Wave of Strikes Hits Major US Industries
No longer are service workers sitting idly by as wages decrease and prices increase
108 workers at the Elkhart Products factory in Elkhart, Indiana have been on strike for roughly a month, citing the new contract they were offered by Aalberts Industries, a Dutch firm. This transnational connection confirms the late Samir Amin’s analysis of imperialism; “[s]mall and medium-sized companies, and even large ones…are enclosed in networks of control established by the monopolies upstream and downstream”. The new contract does not meet any of the demands of the workers such as an extra 70 cents an hour, a fairer insurance scheme, and reasonable amounts of vacation and sick days. I conducted an interview with CJ Smith, a former Elkhart Products employee whose wife still works for the company. Smith argued that Aalberts Industries would “never be able to get away with this type of contract” in their ‘home’ country of The Netherlands because of strong unions and labor movements historically which have cemented European social democracy. He also noted that this is their strategy, “they rule from afar”. According to the Aalberts Industries website, their buyout of Elkhart products, “...puts Aalberts Industries in the top position in the world market for copper fittings”. This buyout happened in 2004, and at the time of the merger:
Elkhart Products Corporation (EPC), is one of the three biggest players in the North American market. EPC concentrates on the wholesaler market, where it has an estimated market share of 35%. EPC’s 10% share of the retail market makes it the third largest retail supplier.
As of 2022, EPC has a revenue of $55.4 million per year. With control of EPC, Aalberts Industries has a strong position in the North American copper fittings industry. According to Smith, this market position, and the revenue brought in by EPC and Aalberts Industries is due to the exploitation of the laborers. Smith continued, “they [Aalberts Industries] have hired high-priced labor attorneys, we believe, to break the union…we are the wall that's standing for everyone here in this area so the corporations don't have another win”. EPC/Aalberts Industries have hired scabs to cover the shifts at the plant and have even offered $1/hour more than striking workers make and a $1,000 sign-on bonus. According to some of the striking workers and people familiar with the situation on the ground, these scabs have emerged from the plant with visible facial and bodily sores from improper use of chemicals. This is reminiscent of when office managers at striking John Deere factories were crashing equipment due to improper training. Smith told me that these scabs hired in the last few weeks are receiving one day of training before operating a plant that uses corrosive chemicals and other dangerous materials.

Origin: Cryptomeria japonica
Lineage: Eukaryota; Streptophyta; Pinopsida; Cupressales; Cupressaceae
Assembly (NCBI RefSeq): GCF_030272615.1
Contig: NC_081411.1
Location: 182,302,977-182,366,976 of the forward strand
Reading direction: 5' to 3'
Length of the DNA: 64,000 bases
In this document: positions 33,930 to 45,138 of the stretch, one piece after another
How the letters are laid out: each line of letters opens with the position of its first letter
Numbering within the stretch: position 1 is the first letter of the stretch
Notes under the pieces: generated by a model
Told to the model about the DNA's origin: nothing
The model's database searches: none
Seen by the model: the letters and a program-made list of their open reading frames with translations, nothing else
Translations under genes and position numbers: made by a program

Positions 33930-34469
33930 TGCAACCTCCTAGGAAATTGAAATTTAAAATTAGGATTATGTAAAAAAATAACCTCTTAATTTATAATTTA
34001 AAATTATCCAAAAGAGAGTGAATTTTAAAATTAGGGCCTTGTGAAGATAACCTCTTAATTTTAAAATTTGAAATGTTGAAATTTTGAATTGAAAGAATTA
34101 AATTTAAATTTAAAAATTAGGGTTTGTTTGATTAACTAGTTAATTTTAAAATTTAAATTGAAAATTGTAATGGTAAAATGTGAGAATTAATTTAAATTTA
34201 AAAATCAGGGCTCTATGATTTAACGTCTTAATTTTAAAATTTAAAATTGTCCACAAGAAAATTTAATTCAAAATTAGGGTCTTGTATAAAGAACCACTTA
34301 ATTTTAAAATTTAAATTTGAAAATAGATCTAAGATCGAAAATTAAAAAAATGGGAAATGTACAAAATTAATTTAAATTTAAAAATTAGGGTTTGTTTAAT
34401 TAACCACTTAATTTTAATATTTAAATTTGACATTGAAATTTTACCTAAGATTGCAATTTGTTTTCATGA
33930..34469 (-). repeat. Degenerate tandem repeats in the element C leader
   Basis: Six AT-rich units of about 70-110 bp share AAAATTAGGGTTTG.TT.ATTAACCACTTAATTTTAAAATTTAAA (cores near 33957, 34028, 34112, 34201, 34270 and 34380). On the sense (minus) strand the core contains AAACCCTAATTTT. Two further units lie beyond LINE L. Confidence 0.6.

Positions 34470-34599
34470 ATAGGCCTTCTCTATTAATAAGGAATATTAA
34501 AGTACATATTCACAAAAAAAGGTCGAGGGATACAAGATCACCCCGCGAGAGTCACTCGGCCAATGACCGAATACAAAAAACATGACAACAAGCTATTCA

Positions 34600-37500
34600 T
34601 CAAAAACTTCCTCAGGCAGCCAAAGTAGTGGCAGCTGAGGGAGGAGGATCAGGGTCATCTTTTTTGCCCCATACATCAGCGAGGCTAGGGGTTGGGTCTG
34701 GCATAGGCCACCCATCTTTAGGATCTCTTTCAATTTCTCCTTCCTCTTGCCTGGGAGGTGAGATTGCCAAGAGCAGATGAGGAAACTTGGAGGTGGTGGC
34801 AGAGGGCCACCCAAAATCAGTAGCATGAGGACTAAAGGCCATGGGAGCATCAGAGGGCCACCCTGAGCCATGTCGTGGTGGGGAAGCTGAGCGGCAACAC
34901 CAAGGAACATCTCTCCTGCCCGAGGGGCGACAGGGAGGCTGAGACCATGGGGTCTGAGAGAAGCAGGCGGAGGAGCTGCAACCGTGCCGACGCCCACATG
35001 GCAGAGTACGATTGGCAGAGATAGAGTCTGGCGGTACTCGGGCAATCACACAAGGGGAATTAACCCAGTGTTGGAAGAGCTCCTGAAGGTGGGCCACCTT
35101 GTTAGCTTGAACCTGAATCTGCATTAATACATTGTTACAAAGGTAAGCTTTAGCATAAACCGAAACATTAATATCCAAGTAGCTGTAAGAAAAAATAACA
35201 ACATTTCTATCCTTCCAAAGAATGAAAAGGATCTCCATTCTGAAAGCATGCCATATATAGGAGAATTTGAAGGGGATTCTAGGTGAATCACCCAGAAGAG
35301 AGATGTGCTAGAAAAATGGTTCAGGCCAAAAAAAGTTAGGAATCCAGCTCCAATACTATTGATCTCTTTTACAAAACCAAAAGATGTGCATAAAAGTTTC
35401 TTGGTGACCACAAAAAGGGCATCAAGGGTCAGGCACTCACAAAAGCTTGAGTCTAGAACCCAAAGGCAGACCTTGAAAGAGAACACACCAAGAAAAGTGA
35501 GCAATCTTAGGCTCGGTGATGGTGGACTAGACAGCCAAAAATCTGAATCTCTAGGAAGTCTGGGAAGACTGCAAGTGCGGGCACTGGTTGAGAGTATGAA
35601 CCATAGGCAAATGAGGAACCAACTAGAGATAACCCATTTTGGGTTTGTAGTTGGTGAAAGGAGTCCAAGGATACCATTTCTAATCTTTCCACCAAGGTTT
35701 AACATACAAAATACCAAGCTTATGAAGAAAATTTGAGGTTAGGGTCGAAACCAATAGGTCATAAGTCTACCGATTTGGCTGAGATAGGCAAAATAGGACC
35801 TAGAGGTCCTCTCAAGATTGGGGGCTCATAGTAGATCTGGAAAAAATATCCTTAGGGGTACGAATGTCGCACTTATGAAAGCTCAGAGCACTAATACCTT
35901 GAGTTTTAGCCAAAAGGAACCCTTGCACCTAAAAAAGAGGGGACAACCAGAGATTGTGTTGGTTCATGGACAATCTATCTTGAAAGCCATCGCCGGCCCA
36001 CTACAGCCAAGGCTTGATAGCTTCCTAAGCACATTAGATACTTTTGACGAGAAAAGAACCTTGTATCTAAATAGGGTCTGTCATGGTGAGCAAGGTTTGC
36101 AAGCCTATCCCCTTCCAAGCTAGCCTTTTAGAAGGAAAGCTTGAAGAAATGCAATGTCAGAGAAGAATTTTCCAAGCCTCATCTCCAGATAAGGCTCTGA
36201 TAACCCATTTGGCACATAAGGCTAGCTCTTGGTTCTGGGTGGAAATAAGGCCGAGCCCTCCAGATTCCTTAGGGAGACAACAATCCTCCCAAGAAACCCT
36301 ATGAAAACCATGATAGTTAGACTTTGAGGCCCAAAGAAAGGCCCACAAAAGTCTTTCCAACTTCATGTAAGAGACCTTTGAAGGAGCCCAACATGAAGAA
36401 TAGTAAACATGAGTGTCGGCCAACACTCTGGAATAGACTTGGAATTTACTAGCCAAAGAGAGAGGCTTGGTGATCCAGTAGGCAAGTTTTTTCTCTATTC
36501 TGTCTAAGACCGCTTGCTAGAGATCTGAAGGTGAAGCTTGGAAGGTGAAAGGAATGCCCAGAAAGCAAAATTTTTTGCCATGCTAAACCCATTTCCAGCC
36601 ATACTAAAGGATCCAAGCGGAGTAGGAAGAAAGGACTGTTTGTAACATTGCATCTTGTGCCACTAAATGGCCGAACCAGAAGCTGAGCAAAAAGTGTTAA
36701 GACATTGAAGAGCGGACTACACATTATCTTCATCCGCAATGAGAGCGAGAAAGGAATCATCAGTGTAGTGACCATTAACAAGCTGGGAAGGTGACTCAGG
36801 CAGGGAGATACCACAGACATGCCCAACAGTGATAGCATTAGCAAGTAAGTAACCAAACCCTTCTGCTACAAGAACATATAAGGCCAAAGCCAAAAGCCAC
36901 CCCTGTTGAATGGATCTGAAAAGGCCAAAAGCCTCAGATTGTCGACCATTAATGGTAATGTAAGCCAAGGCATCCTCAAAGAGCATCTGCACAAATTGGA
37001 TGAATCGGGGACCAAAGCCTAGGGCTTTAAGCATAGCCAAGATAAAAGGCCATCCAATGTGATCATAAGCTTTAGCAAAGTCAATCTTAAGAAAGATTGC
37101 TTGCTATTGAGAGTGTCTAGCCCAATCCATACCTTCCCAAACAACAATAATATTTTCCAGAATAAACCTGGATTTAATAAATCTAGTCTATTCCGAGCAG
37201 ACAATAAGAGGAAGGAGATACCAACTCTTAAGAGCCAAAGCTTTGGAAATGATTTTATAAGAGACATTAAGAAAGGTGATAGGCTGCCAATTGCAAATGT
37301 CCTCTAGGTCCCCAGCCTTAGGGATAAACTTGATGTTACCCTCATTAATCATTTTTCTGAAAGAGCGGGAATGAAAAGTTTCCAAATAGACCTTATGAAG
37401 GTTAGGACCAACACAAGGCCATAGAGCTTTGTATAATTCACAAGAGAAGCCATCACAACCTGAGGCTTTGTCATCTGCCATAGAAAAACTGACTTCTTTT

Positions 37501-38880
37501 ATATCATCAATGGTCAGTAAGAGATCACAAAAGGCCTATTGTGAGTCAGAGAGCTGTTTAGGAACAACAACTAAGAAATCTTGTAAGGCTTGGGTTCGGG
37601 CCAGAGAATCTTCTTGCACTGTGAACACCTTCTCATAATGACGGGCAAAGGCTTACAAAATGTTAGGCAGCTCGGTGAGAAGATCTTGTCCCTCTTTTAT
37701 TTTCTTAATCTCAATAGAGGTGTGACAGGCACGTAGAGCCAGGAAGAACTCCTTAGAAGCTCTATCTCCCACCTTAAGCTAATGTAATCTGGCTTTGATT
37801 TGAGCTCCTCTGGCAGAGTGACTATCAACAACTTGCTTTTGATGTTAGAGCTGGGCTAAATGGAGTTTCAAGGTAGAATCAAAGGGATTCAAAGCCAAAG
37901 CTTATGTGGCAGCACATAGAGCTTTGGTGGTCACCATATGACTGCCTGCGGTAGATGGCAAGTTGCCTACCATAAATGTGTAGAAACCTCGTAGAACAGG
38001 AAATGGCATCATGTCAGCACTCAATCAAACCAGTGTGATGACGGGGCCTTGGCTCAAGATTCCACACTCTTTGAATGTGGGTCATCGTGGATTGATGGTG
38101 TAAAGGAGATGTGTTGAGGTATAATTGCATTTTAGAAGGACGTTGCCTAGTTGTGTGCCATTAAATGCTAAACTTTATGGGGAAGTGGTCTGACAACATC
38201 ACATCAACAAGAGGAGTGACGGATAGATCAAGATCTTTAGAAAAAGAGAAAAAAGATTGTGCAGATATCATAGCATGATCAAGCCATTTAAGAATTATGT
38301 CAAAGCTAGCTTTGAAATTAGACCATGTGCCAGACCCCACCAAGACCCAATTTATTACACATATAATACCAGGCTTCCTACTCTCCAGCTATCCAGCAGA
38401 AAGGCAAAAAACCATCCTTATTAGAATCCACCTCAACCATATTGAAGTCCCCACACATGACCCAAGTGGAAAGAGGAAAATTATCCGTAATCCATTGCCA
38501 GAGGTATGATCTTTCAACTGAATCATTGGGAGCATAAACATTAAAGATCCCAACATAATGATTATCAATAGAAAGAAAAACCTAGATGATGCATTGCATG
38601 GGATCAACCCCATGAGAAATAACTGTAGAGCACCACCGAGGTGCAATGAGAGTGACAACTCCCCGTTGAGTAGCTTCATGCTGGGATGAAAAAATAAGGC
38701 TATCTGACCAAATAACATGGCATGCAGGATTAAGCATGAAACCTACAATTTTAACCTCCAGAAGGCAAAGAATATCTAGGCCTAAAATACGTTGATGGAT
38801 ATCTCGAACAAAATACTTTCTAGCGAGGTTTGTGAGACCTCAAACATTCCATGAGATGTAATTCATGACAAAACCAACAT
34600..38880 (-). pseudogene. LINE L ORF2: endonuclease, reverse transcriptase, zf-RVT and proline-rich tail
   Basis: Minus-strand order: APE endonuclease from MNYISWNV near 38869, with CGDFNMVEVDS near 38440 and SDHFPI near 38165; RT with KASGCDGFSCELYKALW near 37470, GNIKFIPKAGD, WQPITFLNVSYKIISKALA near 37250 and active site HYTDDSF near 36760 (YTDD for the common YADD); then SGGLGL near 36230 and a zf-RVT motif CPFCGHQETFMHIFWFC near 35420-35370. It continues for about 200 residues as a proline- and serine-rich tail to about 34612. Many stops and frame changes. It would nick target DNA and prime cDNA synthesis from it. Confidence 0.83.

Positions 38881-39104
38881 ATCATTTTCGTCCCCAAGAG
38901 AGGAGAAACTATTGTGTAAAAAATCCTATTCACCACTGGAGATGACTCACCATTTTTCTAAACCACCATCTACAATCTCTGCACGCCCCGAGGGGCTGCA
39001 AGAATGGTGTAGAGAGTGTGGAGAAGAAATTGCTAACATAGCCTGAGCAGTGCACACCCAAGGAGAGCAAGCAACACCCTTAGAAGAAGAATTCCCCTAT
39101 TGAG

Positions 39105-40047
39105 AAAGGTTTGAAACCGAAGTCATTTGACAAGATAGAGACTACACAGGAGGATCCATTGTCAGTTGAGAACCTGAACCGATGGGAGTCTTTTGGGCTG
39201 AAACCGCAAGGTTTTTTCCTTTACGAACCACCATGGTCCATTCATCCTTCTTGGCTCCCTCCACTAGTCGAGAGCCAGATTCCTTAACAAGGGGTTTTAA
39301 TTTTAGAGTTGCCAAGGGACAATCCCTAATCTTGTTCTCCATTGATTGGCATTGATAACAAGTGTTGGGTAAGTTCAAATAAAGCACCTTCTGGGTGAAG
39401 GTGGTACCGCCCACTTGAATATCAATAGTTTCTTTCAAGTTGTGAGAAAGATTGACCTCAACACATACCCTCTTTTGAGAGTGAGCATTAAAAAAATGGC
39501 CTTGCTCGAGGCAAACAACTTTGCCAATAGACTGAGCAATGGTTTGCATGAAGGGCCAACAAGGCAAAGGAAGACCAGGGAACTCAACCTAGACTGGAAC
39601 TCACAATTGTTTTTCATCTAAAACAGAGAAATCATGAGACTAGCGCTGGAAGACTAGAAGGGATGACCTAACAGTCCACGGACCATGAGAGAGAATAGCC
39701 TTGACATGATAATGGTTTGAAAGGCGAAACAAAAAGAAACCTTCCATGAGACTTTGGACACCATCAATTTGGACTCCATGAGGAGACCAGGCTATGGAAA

This all comes amidst a rise in strike activity across the USA. According to research from Cornell University, there have been 180 strike actions involving 78,000 workers in the first 6 months of 2022. The Brotherhood of Maintenance of Way, the major railroad workers union, is dangerously close to a strike that could further cripple the entire–already crippled–US economy if it goes through. These strikes in the US also include nurses in Minnesota, timber workers in Oregon and Washington, teachers in Ohio and Washington, and metal casting workers in Kokomo, Indiana. Workers from the parasitic Starbucks corporation are forming unions at a breakneck speed in the United States as well. This is representative of the corrosion of the consumer society, no longer are service workers sitting idly by as wages decrease and prices increase. The United States, as the premier imperialist power in the capitalist world system, has been facing a serious economic downturn since the beginning of the Covid-19 pandemic and especially now under the Biden regime. Gas prices and food prices have increased the most as Americans struggle to find work and stay healthy.
I met the striking workers and their families at a fish fry on Saturday, October 15th. Proceeds from the fish fry went to the strike fund so that these workers–who have gone one month without pay–can get some groceries and other vital supplies. All the workers I met are as humble as they are proud to be in a union that is taking matters into its own hands. The message which was ubiquitous during the event is that the 108 striking workers at EPC refuse to bow to corporate interests. Smith related this to his own personal and religious beliefs when he said to me at the end of our interview, regarding EPC and Aalberts Industries, “if you serve mammon [Mammon is the Biblical term for wealth/riches, and their debasing influence on humanity, mentioned by prophet Issa (PBUH) during his Sermon on the Mount], you sure as hell don’t serve me”. As I talked to workers and their supporters, and absorbed the environment around me, I remembered the words Jean Baudrillard said many years ago, “the consumer society sees itself as a Jerusalem, rich and encircled”. May these workers be successful in their struggle, and may Babylon’s walls be shattered.
-Amin, Samir. 2019. The New Imperialist Structure. Monthly Review.
-Baudrillard, Jean. 1970. The Consumer Society: Myths and Structures. Sage Publications. London.